Searching for a new home? How much are the property taxes?
How about the tax on your relationship?
All-cash offers. Quick closes. Flexible move-in dates. When you’re buying a home, dealing with a seller can be complicated and stressful. But for many couples, the negotiation between themselves — about what to buy, where to buy it, and how much to spend — is the hardest. Turns out, buying a home with a partner can strain even the strongest relationships.
Why? For one thing, moving can cause stress, said Justin Newmark, a Newton psychologist and copresident of the Psychoanalytic Couple & Family Institute of New England . (How much stress? Enough potentially to make you sick, according to the HolmesRahe Life Stress Inventory , which includes “changes in residence” on its list of common life events stressful enough they might contribute to illness.) Even if relocating is viewed as a positive thing, Newmark said: “There’s always a sense of loss because you’re giving up something. You can know what you’re losing, but you can’t know what you’re going to gain.”
Your best shot at surviving a move with your relationship intact, Newmark said, is nurturing a team mentality with your partner. “When you buy a house — I see this a lot — each person has to be onboard with the ultimate decision. If one person is not onboard, they never have a sense of ownership,” he said.
This applies whether the investment is fruitful or not. “I’ve seen plenty of times where the market collapses and [a couple is] underwater on the mortgage,” Newmark said. “If they feel equal partners, they can deal with the result as a team.” Likewise, if things go well, “they can share that if they were both a part of the decision.”
Homeowner Rebekah Welch agrees. Ten years ago, she and her husband, Kyle, purchased a Victorian fixer-upper in Chelmsford in need of foundation repair and a cosmetic overhaul. But amid the faded wallpaper and sagging floors, she said: “I saw tin ceilings and stained glass. I saw all of the potential that was there, but I was naïve about the amount of work it would require and the cost of it and how little Kyle enjoys that kind of thing.”
Rebekah eventually adopted Kyle’s view that the list of house projects was just too long. “We had to learn the hard way that we’re not fixer-upper kinds of people,” she said. The ordeal had an upside, however. It was a bonding experience. “We tackled it as a team,” Rebekah recalled.
They did the work but found that the location was not right for them after all. In June, the Welches sold their house in Chelmsford and moved to a recently renovated 1950 Cape in Exeter, N.H., that requires minimal upkeep. With this purchase, Rebekah said, “I was much more realistic.” The reward? “We both like this house more, so we’re more willing to invest our time in it,” she said.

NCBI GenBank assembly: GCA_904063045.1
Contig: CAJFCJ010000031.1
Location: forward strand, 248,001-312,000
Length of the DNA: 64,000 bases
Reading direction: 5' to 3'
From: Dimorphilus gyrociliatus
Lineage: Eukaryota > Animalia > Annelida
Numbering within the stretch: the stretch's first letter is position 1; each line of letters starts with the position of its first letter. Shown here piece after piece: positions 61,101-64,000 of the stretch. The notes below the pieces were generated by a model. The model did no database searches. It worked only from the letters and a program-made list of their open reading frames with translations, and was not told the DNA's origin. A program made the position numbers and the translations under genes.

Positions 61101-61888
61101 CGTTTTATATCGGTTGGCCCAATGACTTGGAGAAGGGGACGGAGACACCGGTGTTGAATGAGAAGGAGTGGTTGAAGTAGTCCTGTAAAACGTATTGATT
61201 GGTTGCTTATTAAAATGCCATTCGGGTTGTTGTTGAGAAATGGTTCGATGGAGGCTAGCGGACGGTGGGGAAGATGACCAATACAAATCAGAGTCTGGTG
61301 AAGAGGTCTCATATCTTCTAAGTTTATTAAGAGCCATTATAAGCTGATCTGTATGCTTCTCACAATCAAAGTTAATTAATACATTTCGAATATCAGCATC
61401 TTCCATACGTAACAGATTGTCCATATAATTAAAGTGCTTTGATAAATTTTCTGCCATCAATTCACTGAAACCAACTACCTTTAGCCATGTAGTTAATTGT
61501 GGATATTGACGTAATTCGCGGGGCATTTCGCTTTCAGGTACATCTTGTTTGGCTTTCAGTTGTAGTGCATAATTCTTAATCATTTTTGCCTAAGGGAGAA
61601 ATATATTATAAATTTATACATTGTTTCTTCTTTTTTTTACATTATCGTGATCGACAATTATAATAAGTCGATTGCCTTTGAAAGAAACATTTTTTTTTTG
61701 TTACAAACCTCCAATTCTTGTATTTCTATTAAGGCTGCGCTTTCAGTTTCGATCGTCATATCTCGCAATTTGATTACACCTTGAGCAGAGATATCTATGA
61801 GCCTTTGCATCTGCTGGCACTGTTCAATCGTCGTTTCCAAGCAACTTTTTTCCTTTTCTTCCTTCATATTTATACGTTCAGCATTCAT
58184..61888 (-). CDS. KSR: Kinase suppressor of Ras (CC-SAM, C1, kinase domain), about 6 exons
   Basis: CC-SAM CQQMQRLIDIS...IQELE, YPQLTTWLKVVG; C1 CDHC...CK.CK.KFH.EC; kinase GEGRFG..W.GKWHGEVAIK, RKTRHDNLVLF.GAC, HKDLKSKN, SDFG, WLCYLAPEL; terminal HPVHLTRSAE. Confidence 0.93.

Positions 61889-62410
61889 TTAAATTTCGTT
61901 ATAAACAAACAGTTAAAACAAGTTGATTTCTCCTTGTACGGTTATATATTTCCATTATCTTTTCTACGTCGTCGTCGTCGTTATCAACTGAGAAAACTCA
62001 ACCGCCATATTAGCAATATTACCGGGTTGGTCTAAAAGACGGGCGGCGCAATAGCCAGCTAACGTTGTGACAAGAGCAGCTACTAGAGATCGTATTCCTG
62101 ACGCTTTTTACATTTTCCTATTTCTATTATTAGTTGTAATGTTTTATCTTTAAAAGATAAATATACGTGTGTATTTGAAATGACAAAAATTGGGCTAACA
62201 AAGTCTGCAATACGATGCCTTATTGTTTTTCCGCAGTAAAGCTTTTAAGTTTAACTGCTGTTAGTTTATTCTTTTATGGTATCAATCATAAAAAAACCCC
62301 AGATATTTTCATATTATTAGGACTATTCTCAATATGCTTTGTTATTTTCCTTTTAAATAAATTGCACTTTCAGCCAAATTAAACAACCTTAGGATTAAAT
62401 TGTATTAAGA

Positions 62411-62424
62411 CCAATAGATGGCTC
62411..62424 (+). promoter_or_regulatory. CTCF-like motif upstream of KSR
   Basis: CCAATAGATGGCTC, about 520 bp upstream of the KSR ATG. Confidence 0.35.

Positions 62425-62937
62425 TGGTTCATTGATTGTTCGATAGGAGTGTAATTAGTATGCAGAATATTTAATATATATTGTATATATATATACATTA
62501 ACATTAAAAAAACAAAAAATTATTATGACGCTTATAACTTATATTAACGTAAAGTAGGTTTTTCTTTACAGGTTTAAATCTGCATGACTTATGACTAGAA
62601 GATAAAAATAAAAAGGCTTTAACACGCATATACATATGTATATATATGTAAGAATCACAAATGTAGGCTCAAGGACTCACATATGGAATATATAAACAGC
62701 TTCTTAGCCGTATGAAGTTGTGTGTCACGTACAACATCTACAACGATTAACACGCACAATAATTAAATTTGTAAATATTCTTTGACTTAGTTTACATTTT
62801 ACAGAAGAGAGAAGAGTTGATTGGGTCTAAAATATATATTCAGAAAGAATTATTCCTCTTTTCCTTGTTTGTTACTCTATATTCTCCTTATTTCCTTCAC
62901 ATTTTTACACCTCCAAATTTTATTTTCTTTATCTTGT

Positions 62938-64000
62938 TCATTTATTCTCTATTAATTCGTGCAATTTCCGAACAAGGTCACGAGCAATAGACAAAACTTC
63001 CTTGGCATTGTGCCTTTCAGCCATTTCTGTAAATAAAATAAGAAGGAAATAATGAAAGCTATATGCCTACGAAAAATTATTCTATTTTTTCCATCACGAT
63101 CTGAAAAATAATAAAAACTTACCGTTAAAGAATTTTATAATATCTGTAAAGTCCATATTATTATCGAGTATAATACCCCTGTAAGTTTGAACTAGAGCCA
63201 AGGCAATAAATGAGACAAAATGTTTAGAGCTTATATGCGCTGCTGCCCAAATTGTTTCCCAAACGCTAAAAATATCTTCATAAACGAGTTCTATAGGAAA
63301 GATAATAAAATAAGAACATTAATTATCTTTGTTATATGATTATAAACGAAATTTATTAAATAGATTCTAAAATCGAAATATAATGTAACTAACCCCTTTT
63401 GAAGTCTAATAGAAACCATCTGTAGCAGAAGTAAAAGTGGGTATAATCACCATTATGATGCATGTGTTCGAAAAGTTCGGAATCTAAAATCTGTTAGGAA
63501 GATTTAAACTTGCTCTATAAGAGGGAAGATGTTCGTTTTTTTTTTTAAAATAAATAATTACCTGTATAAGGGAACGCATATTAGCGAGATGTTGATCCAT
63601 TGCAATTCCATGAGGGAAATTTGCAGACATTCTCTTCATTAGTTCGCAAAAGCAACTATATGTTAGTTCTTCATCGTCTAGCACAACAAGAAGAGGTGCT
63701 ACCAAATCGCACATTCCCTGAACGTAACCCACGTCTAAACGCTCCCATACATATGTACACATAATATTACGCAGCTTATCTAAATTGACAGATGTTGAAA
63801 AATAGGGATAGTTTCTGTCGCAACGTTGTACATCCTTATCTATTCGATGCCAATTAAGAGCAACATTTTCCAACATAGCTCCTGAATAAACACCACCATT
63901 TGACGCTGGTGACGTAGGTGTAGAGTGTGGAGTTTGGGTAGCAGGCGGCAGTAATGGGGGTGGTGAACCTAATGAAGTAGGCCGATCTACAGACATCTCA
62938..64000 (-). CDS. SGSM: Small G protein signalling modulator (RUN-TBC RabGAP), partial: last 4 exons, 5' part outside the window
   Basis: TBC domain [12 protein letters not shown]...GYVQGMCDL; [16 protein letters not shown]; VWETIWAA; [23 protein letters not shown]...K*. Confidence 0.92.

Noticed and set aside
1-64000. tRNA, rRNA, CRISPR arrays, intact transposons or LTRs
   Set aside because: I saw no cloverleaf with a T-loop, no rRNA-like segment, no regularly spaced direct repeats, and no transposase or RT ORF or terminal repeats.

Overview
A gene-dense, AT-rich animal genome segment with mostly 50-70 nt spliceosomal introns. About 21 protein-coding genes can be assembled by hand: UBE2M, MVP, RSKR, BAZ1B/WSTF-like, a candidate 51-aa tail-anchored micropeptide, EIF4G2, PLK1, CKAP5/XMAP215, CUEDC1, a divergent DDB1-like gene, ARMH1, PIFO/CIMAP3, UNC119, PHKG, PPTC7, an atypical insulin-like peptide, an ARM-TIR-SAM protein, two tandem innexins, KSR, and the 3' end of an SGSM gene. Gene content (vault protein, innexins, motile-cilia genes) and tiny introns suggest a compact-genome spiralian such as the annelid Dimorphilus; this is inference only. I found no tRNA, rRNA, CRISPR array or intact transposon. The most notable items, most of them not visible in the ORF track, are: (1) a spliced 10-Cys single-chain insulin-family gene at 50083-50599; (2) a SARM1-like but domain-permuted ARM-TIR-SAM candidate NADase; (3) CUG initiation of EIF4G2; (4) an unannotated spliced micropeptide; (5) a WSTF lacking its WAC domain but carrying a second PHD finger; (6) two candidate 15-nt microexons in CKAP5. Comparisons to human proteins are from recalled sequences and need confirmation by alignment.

An increasing number of couples are probably facing challenges similar to the Welches’. In its 2014 buyer profile report, the Massachusetts Association of Realtors identified a 10 percentage point increase statewide over the past seven years in the number of married home buyers (63 percent). The number of unmarried couples who purchased a home increased by 2 percentage points in that time frame (13 percent).
For those looking to emerge from the experience unscathed, Newmark advised approaching a home purchase like a business deal. “In a successful negotiation, both people feel like they won’t get [exactly] what they wanted and also like they got something they wanted. If either person feels they got everything they wanted,” he warned, “that’s not a successful negotiation.”
Newmark suggested that each partner make a list of the things that matter most in order of importance — a home office, a level yard, and a two-car garage, for example — and that they flip a coin to see who gets to choose first. “The first person gets to pick one thing. The second gets two choices, and you go back and forth.” Sound familiar? “This comes basically from pickup football,” Newmark said.
For couples who differ on matters of money, such as whether to replace the roof of their home to make it more appealing to buyers, Newmark recommended outsourcing the decision. “I will tell them to go to two or three people. Let the realtor decide what a new roof would add.”
If they’re still at loggerheads on how much to shell out for a new home, Newmark has a tried-and-true solution: split the difference. “The reason that’s a cliché is because it works,” he said.
‘Each person has to be onboard.’ Justin Newmark, Newton psychologist
It’s a good thing, too. As Newmark pointed out, “The seller will not be living with you when the dust settles.”Sarah Skeie Adams is a freelance writer on the North Shore. Send comments to Address@globe.com.